However, the argument has been frequently used that ministerial priesthood, or the priesthood of the ministry, is only the universal priesthood of believers expressed through their representatives. It is said that as the human body acts through its members so the church as the body of Christ acts through the ministry as its instruments and that consequently when the “priest” is exercising his ministerial functions it is really the church acting through him.
To this line of argument the following seven answers may be given.
1. The NT is entirely silent as to this special and, as it were, localized priesthood. Surely, if the ministry had been regarded as exercising a priesthood distinguishable from the priesthood of all believers, or regarded as the priesthood of the church in a specialized way, it would have been necessary to show that this ministerial priesthood existed in the early church. Yet there are no priestly functions associated with the Christian ministry as such in the NT. Instead, the priesthood of all believers is inherent in their relation to Christ. This is the divine warrant for it and there is no such warrant for any narrower or modified form of it.
2. Is it not at least unsafe, even if not perilous, to base such a novel and far-reaching claim on a metaphor, the figure of the human body?
3. The scriptural use of this metaphor never differentiates between the spiritual body and its instruments but only between members.
4. The modern use of the metaphor now in question proves too much, for while in the natural body certain members alone can act and “minister” in certain ways, as the hand does in one way and the foot in another, in the scriptural concept of the Body of Christ, each member has real “priestly” functions (“that which every joint supplieth,” Eph 4:16). These differences of function are only of degree, not of kind, and do not constitute the ministry a special and localized priesthood, a position which would involve a difference of kind.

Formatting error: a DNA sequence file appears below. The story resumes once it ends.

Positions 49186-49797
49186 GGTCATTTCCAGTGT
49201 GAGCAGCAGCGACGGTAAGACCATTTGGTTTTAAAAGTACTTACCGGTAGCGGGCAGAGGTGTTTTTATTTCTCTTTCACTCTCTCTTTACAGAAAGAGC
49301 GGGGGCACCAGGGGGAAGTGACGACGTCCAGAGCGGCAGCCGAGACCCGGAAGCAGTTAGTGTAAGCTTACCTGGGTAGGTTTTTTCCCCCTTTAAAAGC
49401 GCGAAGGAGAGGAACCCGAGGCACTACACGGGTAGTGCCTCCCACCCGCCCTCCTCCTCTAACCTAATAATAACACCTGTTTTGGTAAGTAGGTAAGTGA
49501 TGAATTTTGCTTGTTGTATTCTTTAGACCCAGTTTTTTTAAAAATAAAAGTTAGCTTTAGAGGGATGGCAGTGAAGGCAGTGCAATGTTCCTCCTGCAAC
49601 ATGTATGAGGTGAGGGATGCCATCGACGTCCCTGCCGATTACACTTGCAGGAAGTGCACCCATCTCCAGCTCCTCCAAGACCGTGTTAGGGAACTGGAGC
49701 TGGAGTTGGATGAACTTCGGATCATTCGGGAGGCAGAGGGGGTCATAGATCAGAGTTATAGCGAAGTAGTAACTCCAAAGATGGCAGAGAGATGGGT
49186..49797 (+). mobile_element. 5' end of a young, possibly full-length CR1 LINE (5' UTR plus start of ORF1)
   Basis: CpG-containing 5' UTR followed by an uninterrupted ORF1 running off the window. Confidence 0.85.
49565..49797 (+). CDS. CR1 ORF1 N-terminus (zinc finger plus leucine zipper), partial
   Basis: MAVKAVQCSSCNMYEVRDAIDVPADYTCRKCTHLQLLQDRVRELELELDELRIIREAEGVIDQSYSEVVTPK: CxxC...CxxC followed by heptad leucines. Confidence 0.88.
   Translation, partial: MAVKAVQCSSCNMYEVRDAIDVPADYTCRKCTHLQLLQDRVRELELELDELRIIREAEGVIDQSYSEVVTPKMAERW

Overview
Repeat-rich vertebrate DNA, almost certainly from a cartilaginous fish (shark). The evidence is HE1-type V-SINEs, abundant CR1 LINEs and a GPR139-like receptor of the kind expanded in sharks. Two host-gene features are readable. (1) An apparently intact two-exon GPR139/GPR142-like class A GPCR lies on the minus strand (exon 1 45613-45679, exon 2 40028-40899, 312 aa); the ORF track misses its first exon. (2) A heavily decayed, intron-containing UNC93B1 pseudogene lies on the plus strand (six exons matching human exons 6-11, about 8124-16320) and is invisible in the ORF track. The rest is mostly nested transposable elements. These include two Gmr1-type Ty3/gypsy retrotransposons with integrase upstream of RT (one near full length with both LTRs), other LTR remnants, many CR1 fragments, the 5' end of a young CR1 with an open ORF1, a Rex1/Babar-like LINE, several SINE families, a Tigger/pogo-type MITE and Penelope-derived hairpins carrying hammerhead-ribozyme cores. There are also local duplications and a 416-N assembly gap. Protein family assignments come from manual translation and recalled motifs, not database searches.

5. This idea of a ministerial priesthood as expressive of the universal priesthood is a novel and significant departure from the older and still generally accepted idea of the sacerdotalism of the Christian ministry. It represents an almost entire shifting of the ground. The prevalent conception of the priesthood of the ministry has been that of an order of men in direct touch with Christ, and acting as such on the body rather than for it. But the new use of the metaphor really implies that the instruments act for the body and through the body, in the sense of not being immediately in contact with the Head. The older sacerdotalism maintains that the priesthood receives and represents “an attribute of grace distinct from” that received by the church, “by virtue of which grace, men are brought into such relationship with God that through this instrumentality they obtain the promised blessings of the covenant under which they live.”8 But this view involves much more than a concentration of the priesthood of the whole of the church in a part of it. It represents another line of grace different from the general one in kind as well as in degree. Yet Scripture knows nothing of two separate lines of grace, one from the Head direct to the church and the other from the Head to the ministry.